Prosecutor Details Murders at Accused Serial Killer's Trial in California

An accused serial killer who is representing himself in his death penalty case listened quietly Monday while a prosecutor delivered an opening statement outlining the grisly murder of four women and a 12-year-old girl.

Defendant Rodney James Alcala, 66, deferred his own opening statement until later in the trial.

He faces five counts of first-degree murder in the strangling and beating deaths of four Los Angeles County women and one Orange County child between 1977 and 1979, when he was arrested in Seattle.

Alcala, a photographer with a reported IQ between 160 and 170, was twice sentenced to death for the murder of 12-year-old Robin Samsoe, but both convictions were overturned on procedural matters.

Prosecutors are retrying Alcala in that matter and added four Los Angeles County murders to the case in 2005 after DNA hits linked the cold cases to him. Alcala has pleaded not guilty and rejected special circumstance allegations of murder in the commission of rape, torture and burglary.

On Monday, family members of Alcala's alleged victims sobbed from the gallery as prosecutor Gina Satriano described the five slayings, beginning with 18-year-old Jill Barcomb in November 1977 and ending with Samsoe, whose mutilated body was later found in Angeles National Forest.

Barcomb was found bloodied, partially nude and kneeling on a dirt road in a Hollywood Hills canyon.

All the adult victims were raped and strangled with either panty hose, jeans, belts or shoe laces — some so forcefully that the blood vessels in their eyes burst and bones in their throat and jaw broke, Satriano said.

One woman, Georgia Wixted, was beaten in the face and skull with a metal-claw hammer, while Barcomb was beaten with a rock, she said.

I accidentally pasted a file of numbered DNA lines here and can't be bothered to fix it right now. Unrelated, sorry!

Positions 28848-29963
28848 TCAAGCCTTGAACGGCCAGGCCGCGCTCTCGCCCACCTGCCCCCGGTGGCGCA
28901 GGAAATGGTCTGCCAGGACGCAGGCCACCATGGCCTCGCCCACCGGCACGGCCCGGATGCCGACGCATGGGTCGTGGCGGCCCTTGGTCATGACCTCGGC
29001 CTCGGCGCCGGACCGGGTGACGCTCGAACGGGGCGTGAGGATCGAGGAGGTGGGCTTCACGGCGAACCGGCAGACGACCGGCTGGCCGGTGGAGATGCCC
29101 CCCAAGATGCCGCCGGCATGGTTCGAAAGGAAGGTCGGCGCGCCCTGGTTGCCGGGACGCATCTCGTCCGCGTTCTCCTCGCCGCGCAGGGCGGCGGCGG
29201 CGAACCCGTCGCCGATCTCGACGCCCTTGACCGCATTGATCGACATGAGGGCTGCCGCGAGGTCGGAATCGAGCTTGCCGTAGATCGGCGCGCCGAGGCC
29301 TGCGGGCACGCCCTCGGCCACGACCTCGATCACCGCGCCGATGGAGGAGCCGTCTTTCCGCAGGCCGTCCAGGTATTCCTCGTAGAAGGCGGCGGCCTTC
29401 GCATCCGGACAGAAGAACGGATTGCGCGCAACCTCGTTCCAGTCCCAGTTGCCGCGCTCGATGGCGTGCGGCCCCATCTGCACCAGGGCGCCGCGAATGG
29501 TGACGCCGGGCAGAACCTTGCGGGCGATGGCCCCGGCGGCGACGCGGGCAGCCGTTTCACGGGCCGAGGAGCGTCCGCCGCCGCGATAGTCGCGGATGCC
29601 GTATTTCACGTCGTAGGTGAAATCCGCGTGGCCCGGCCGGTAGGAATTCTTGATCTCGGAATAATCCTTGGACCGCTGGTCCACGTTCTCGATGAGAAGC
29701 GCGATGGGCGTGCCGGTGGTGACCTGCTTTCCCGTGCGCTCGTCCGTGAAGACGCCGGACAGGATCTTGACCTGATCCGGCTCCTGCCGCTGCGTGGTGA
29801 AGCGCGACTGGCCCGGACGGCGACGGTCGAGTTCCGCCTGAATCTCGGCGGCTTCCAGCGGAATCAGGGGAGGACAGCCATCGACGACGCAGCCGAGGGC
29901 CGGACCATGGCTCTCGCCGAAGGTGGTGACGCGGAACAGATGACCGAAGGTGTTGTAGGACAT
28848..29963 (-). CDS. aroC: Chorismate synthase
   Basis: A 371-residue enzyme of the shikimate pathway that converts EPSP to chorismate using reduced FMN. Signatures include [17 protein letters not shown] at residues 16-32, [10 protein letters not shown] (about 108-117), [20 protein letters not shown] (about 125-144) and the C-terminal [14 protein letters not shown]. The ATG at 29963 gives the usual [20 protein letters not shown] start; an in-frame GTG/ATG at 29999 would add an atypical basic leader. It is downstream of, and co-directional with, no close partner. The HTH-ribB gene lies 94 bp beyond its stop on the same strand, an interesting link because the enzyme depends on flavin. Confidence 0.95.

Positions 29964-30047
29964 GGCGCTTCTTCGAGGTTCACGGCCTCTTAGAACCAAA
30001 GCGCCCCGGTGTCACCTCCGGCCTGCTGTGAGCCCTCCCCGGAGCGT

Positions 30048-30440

Satriano said Alcala was not arrested until July 24, 1979, a month after 12-year-old Robin Samsoe disappeared while on her way to a ballet lesson in Huntington Beach in Orange County.

In that case, she said, prosecutors do not have DNA but have other powerful evidence.

Alcala's former defense attorney, Richard Schwartzberg, has said the Samsoe case is based on weak circumstantial evidence, and that Alcala has an alibi for the day Samsoe disappeared.

Satriano said Alcala spent June 20, 1979 approaching teenage girls on the beach and asking to take their pictures for what he said was a photo contest before he abducted Samsoe.

Evidence will include testimony from four other women who were approached by Alcala that day, as well as a 30-year-old composite sketch of Alcala done from recollections by Samsoe's friend and photographs taken by Alcala.

Samsoe's friend last saw her as Samsoe pedaled home to collect her ballet slippers on her way to her lesson. Her mother had arranged for her to answer phones at the ballet studio in exchange for free lessons.

"Robin never made it to her ballet lesson. In fact, she never made it home," Satriano said. "Bridgette never saw her friend again and never saw her bike again."

Alcala was arrested about a month later in Seattle, where he had moved abruptly after TV stations began running the composite sketch. Investigators found a jewelry pouch in a storage locker in Seattle that contained Samsoe's earring and another earring bearing the DNA of another alleged victim, 32-year-old Charlotte Lamb. authorities said.

"Some of this evidence is ... very difficult to see and very difficult to hear and to deliberate on," Satriano told the jury.

Investigators were never able to determine Samsoe's cause of death or if she had been sexually assaulted because of the condition of her body, which was found 12 days later.

Alcala's first conviction in the Samsoe case was overturned after the state Supreme Court found that allowing evidence about Alcala's previous record of rape and assault on young girls improperly prejudiced the jury.

His second conviction was overturned by the 9th U.S. Circuit Court of Appeals, which found that his attorneys hadn't presented evidence of an alibi and hadn't properly developed other evidence.

In 2008, the state Supreme Court upheld the prosecutors' decision to combine the cases and try all five in Orange County.

Now, Samsoe's family is bracing to hear the graphic evidence for a third time — and hoping for some sort of closure.

"The only thing we get out of it now is that at least there are four other families now who know (the killer) isn't still out there, someone living next door to them or something," said Robert Samsoe, who was 13 when his sister vanished.

"For us, there's no closure, there won't be no closure until he dies in jail," he said.